In a surprise move, the Ontario government announced yesterday it will begin covering the cost of an expensive drug to treat macular degeneration, a leading cause of blindness, even though an alternative is widely available at a fraction of the cost,The Globe and Mail reports.
It will cost the province's drug benefit plan roughly $100 million over the next three years to pay for Lucentis, a breakthrough drug that has been on the Canadian market since last September. The decision will give eligible Ontarians - primarily seniors - suffering from wet macular degeneration access to this new drug for the first time, the province's Ministry of Health and Long-Term Care said in a statement. But the paper reports thousands of Canadians already have access to a similar drug that is much cheaper than Lucentis and that many ophthalmologists say is equally effective. That drug, Avastin, and Lucentis, are both made by Genentech.
The problem is that Avastin was developed to fight colorectal cancer and isn't approved for use in the eye by Health Canada. Although many ophthalmologists in Canada regularly use Avastin to treat wet macular degeneration, the fact it doesn't have government approval gives significant leverage to Novartis, which sells Lucentis in Canada, to lobby governments to fund the high-priced drug.
"It's a very unusual situation," said Keith Gordon, head of research at the Canadian National Institute for the Blind. The situation is similar to what took place in the US, which you can read about here.
The Common Drug Review, a federal body that recommends whether provinces should pay for certain drugs, has already rejected one request to recommend coverage for Lucentis. Novartis has asked the body to reconsider the issue, and a final decision is expected later this month. Despite the existence of the CDR, provinces retain the freedom to decide whether certain drugs merit coverage.
Ontario decided to give Lucentis a priority review and approved its application because of the compelling evidence of its benefits, Helen Stevenson, assistant deputy minister and executive officer of Ontario public drug programs in the province's health ministry, told the paper. Quebec is the only other province that has decided to cover Lucentis.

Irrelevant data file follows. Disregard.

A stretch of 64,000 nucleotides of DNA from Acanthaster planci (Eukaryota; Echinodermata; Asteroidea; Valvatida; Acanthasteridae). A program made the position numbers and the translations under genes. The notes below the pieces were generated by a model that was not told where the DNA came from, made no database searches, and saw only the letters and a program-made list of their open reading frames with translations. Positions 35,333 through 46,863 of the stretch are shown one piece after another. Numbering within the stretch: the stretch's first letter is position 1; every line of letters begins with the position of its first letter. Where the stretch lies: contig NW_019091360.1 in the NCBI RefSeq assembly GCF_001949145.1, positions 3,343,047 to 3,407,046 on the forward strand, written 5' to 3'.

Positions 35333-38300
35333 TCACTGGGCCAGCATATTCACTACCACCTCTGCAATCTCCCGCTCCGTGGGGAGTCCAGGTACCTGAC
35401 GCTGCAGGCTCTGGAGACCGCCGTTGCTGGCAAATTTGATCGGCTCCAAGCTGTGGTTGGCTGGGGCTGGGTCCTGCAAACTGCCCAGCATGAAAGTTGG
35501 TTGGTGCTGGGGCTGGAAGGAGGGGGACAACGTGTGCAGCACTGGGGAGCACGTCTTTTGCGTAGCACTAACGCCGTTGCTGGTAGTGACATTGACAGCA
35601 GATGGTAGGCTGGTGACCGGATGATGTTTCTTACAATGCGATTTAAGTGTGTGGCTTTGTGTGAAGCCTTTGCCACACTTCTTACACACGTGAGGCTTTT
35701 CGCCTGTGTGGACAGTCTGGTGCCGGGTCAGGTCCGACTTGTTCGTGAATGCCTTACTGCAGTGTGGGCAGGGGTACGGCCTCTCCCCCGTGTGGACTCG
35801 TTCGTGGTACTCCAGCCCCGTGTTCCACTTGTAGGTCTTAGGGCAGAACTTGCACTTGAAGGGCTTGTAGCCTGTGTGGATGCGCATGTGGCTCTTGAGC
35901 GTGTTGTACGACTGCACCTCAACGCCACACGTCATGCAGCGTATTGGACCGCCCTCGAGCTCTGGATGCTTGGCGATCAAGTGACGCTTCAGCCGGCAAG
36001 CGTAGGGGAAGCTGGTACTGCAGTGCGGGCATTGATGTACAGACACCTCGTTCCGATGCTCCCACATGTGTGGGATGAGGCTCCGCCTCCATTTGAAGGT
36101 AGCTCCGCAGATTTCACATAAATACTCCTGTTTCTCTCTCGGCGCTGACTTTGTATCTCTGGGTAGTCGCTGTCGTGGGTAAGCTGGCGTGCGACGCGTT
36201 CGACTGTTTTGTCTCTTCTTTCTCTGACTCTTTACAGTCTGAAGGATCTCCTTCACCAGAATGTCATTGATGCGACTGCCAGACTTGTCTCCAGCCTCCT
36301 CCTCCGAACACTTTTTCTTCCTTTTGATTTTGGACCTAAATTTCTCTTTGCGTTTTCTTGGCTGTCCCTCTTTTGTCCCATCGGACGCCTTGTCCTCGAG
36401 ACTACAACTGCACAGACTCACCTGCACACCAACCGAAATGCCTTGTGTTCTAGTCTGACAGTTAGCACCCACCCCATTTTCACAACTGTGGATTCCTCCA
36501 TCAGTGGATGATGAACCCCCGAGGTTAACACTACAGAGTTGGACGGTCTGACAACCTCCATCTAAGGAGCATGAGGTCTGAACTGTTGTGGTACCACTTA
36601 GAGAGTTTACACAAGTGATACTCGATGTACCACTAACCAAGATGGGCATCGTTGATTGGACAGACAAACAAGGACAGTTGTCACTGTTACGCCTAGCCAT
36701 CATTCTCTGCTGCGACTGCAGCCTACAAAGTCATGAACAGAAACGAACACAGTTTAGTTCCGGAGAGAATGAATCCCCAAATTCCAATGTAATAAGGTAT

But some health-policy experts are criticizing Ontario for choosing to cover its cost despite the availability of Avastin. The decision will boost the drugmaker's profits at the expense of Canadians, who stand to benefit more from a cost-effective solution, says Arthur Schafer, director of the University of Manitoba's Centre for Professional and Applied Ethics.
"There's no reason to prefer (Lucentis) to Avastin, aside from the fact it has been tested and approved," he tells the paper. "Why would Canadian provinces be profligate in this matter, allowing the drug company really to suck out what will turn out to be tens or hundreds of millions of dollars from our health-care system?"
Instead of covering Lucentis, the government could fund research trials to examine Avastin, Alan Cassels, a drug policy researcher at the University of Victoria, tells the paper.
But that message may be lost on governments that hear compelling evidence from advocacy groups and patients, who often receive money from drugmakers to speak about a med, according to Schafer. For instance, Novartis provided money to the CNIB, in the form of an unrestricted educational grant, that is being used in part to fund its advocacy campaign supporting Lucentis. Novartis also has several paid ophthalmologists who promote the use of Lucentis.
But CNIB's Gordon defended accepting the grants, saying the funding makes up less than 1 per cent of the association's budget. "It really doesn't influence what we do or how we do it," he tells the paper. "Our reason for being involved in this is more than half our clients have" age-related macular degeneration.
Source: The Globe and Mail